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Jack Sisson's Life Ethics Blog

We must find new ways through many ethical issues, especially regarding bioethics, medical ethics, and criminal justice. Jack Sisson's 'Life Ethics' blog focuses on numerous areas of concern, including the philosophical and ethical dilemmas surrounding stem-cell research, abortion, medical research, and health care.

 
The following explanation on the necessity of baptism in the Catholic Church may be found at New Advent.
Theologians distinguish a twofold necessity, which they call a necessity of means (medii) and a necessity of precept (præcepti), The first (medii) indicates a thing to be so necessary that, if lacking (though inculpably), salvation can not be attained, The second (præcepti) is had when a thing is indeed so necessary that it may not be omitted voluntarily without sin; yet, ignorance of the precept or inability to fulfill it, excuses one from its observance. Baptism is held to be necessary both necessitate medii and præcepti. This doctrine is rounded on the words of Christ. In John, iii, He declares: "Unless a man be born again of water and the Holy Ghost, he can not enter into the kingdom of God." Christ makes no exception to this law and it is therefore general in its application, embracing both adults and infants. It is consequently not merely a necessity of precept but also a necessity of means.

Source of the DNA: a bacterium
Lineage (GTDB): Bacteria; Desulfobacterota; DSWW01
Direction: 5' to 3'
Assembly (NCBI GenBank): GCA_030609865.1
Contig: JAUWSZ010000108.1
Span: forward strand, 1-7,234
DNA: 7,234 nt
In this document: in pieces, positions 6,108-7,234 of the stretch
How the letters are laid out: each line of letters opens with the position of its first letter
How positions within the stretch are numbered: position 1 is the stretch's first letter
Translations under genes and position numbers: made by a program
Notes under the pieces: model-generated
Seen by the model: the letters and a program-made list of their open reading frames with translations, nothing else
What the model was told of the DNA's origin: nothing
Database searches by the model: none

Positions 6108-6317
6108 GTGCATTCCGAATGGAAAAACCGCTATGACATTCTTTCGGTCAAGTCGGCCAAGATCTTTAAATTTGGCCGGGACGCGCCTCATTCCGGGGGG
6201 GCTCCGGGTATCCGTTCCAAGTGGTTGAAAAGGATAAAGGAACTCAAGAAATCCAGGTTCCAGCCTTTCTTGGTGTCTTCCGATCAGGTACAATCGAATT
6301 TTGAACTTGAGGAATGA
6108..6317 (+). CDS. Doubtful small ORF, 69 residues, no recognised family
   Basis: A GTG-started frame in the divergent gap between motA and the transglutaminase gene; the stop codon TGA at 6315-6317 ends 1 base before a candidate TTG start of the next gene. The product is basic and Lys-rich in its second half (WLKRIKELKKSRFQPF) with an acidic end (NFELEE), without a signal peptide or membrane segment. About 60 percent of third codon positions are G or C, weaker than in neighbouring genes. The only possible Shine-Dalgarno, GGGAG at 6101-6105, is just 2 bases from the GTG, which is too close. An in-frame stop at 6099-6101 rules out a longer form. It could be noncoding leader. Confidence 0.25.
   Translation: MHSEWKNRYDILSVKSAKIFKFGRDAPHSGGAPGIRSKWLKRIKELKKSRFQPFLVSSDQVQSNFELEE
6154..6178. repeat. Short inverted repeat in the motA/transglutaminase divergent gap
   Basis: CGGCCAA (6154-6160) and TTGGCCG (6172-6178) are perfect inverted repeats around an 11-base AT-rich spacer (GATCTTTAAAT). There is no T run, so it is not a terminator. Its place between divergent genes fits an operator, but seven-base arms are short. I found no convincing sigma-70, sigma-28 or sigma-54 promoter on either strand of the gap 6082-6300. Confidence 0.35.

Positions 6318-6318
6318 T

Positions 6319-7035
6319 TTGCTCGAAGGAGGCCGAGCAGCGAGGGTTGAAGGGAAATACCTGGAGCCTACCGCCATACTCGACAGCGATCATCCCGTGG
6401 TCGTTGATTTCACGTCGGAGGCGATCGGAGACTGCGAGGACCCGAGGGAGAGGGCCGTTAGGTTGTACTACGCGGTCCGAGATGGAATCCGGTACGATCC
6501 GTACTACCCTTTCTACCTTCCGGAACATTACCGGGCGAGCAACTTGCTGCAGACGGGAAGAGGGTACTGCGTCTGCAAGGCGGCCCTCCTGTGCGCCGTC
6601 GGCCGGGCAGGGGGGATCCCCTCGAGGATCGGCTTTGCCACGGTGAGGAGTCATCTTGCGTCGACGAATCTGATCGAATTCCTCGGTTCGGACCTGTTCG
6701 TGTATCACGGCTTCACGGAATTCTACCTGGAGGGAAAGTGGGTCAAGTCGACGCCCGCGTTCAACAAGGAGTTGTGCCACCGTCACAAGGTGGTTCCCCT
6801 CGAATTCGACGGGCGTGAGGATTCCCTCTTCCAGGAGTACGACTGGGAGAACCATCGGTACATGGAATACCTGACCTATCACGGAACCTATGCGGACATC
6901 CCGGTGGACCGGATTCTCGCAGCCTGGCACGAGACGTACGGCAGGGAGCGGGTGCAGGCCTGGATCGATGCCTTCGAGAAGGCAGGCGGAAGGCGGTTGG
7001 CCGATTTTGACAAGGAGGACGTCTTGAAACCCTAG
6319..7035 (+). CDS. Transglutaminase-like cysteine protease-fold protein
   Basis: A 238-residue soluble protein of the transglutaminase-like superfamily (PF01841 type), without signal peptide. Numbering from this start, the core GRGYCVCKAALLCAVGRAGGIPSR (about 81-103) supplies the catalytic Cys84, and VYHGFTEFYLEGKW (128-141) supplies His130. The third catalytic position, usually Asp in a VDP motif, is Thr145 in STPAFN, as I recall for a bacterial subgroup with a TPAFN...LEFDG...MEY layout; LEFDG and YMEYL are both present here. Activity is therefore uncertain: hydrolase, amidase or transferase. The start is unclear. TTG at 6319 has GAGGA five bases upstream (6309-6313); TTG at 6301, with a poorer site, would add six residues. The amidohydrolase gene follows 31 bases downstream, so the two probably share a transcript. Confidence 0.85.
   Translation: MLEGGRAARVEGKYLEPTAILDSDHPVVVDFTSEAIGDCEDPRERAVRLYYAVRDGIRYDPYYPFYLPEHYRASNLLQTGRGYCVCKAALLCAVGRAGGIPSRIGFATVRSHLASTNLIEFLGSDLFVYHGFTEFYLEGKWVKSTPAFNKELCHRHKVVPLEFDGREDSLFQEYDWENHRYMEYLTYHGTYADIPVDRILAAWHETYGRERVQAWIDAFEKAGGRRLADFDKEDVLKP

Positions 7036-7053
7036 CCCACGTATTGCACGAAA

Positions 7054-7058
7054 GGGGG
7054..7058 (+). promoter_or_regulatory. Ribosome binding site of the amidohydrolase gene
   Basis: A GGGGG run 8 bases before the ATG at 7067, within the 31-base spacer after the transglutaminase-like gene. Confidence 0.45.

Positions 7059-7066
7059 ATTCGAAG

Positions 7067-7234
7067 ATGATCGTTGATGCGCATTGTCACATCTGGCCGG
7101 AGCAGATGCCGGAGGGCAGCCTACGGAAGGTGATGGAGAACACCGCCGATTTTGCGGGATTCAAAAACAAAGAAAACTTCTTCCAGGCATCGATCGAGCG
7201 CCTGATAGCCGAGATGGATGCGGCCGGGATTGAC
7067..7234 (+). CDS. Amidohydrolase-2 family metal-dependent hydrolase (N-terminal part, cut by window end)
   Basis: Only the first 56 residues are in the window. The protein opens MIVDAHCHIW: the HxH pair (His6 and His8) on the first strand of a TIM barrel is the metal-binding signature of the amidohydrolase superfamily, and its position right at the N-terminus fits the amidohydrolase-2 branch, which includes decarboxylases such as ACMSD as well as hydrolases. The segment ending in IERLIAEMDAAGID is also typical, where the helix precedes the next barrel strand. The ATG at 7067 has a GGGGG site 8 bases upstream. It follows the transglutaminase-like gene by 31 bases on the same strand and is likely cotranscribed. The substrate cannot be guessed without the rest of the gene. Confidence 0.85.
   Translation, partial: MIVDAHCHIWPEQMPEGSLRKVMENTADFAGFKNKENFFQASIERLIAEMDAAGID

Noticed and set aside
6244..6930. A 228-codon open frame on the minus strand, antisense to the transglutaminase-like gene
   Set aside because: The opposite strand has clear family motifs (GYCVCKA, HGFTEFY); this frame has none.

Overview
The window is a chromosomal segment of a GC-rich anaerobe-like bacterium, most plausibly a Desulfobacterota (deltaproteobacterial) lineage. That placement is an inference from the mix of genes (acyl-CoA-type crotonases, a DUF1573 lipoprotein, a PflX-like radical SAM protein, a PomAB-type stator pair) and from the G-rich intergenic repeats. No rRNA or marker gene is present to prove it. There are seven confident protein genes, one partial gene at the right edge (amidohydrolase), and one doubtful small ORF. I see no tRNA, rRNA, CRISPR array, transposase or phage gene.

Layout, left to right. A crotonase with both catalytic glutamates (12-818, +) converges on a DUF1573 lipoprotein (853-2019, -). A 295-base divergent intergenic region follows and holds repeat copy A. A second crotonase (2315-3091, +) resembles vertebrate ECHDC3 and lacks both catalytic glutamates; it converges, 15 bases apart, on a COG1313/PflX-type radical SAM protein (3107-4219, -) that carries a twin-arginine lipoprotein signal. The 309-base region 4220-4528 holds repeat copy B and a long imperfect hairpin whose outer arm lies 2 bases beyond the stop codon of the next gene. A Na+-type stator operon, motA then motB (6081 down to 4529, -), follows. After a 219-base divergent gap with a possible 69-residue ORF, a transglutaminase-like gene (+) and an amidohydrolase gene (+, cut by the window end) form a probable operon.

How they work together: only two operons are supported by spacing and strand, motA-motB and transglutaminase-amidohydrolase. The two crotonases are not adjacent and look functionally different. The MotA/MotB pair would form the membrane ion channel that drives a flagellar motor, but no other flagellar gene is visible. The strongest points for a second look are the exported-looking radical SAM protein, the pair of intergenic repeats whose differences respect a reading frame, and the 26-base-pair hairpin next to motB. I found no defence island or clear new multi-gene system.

The Catholic Church also teaches that human life begins at conception. This from the Catholic Bishops of Pennsylvania:
At the heart of the moral issue involving embryonic stem cell research is the fact that the embryo is killed so that the stem cells can be used for research - for the potential benefit of someone else. Embryos are human and at the very beginning of the process of life-long human development.